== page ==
We surround ourselves with things that make us feel comfortable, bring back fond memories and give us joy.
Until, that is, we actually have to downsize our home. That’s when we start scrutinizing everything more closely and ask ourselves: Do we really need all this stuff? And if we don’t need it, what do we do with it all?
If you’re a senior who’s starting the process of decluttering and downsizing your home, you’re probably wondering what to do with unwanted items you’ve amassed over the years. And you’re not alone: Decluttering and downsizing their homes is arguably the biggest obstacle older adults have to overcome when considering a move to a senior living community.
Start with these five tips to downsizing your home, which include decluttering tricks, specific downsizing tips, and ideas to clean up and clear out.
Once you learn these secrets, you’ll be downsizing your house like a professional.
1. Start NOW.
Seriously. Don’t wait to start downsizing, especially if you’re thinking of moving into a senior living community. Older adults often say they wish they had started the process much sooner to cause less stress for themselves and their family members.
So start early. It’ll take you longer than you think to go through a house of stuff. And the longer you’ve lived there, the longer it will take.
Set a realistic timeline for yourself – for example, two to three days per room, four to six days each for the garage, basement and attic – and go through everything. Give yourself time to evaluate, reminisce – mourn, if you need to – and then move on. Just don’t hang on to something and move it to your next home, thinking you’ll deal with it later. That’s known as the cardinal sin of downsizing.
2. Be ruthless.
If you’re not ruthless, your family members will be. Set aside what you’d like them to have, and discard or donate the rest. That giant grandfather clock no one else likes but you and your daughter? Give it to her. You’d probably rather give your family members items that have meaning to you – and may have meaning to them – than having it thrown out, donated or sold in an estate sale later.
3. Ditch the duplicates.
You don’t need two crock pots or multiple cookie sheets. If you’re moving to a senior living community that offers a dining plan, you might not need much kitchenware at all. Same goes for multiple sets of bedding or a linen closet full of towels. Save a few of each, and release the rest.
And if you won’t have to mow the lawn, do home repairs or shovel snow at your new address, then it’s goodbye garage items. Which means while you’re ditching duplicates, get rid of the one-off unneeded implements that take up space, like the leaf blower, weed trimmer, mower and edger.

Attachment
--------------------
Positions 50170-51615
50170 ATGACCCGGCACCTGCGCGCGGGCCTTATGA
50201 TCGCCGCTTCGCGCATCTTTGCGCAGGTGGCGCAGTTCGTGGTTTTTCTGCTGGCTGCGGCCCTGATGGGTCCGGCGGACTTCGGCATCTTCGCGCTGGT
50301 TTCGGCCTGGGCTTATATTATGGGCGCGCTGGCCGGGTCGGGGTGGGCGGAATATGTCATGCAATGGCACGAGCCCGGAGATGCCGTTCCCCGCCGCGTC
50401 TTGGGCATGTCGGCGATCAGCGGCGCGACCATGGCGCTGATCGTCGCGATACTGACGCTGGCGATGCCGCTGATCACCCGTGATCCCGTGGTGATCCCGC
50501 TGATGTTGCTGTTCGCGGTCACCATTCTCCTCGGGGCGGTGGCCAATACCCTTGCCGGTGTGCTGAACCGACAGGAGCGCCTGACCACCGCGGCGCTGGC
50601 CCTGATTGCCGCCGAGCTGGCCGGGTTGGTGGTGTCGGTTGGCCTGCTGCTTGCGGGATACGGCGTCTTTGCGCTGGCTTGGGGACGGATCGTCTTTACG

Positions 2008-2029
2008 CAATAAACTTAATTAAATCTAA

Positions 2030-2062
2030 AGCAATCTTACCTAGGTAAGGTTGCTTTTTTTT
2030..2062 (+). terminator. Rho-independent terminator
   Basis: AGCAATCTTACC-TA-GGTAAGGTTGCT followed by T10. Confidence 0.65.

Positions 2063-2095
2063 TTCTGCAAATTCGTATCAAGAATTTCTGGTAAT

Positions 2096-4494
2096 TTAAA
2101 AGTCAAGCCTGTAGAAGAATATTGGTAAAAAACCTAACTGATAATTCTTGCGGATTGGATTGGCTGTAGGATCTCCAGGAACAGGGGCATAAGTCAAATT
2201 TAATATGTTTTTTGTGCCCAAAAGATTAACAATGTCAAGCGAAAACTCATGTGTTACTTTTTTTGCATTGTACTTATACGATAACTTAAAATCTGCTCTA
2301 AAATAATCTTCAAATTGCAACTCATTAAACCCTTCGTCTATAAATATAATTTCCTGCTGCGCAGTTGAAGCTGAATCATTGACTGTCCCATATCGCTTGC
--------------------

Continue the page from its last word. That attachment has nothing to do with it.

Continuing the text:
4. Look forward to where you’ll be living.
If you have a new space you’re moving into, try to visualize where each item will go. If you don’t have space for it or can’t imagine how you’ll use it, let it go.
To figure out how your existing furniture will fit, sketch out your floor plan with the exact dimensions. Then measure each piece and place it in the floor plan. You know you can’t take everything, so don’t try. Take only what works in your new home.
By the way, The Waterford offers nine different floor plans in a range of square footages, which you can check out and compare on our Floor Plans page.
If you’re significantly downsizing your footprint, especially your bedroom or living room, consider selling some of your old large pieces of furniture. Buy a new, smaller bed or dresser, or a smaller couch, loveseat and coffee table. Purchase new wall hangings that fit better in your new space. It can be incredibly liberating to refurnish and redecorate a room or two of your new space. Plus, it may be cheaper than paying movers to pack up and move some of your older, heavy furniture to your new residence.
5. Don’t be a hobby holdout.
That guitar you always said you’d learn to play. The treadmill that’s become a clothes drying rack. All those baskets and boxes of yarn you thought you’d learn to knit into … something. And can we talk about all those models of muscle cars collecting dust on the shelves of your den?
Declutter by donating the items to a thrift store, selling them online or giving them to people who have an interest. It’ll free you up to explore new hobbies that you really do want to pursue.
If you’re moving into a senior living community, you’ll discover new hobby opportunities galore. Most communities have common spaces like woodworking shops, arts and crafts studios, gardens, fitness centers and swimming pools – and a community full of welcoming people eager to invite you in to learn how to carve, paint, plant or take the plunge.
Discover the upsides of downsizing to The Waterford.
There’s a reason we’re the hidden gem in the heart of Juno Beach. There’s so much here, waiting for you to discover. So take a break from downsizing and decluttering and learn more about The Waterford. Simply give us a call at 1.888.672.7494. Or complete the form on this page.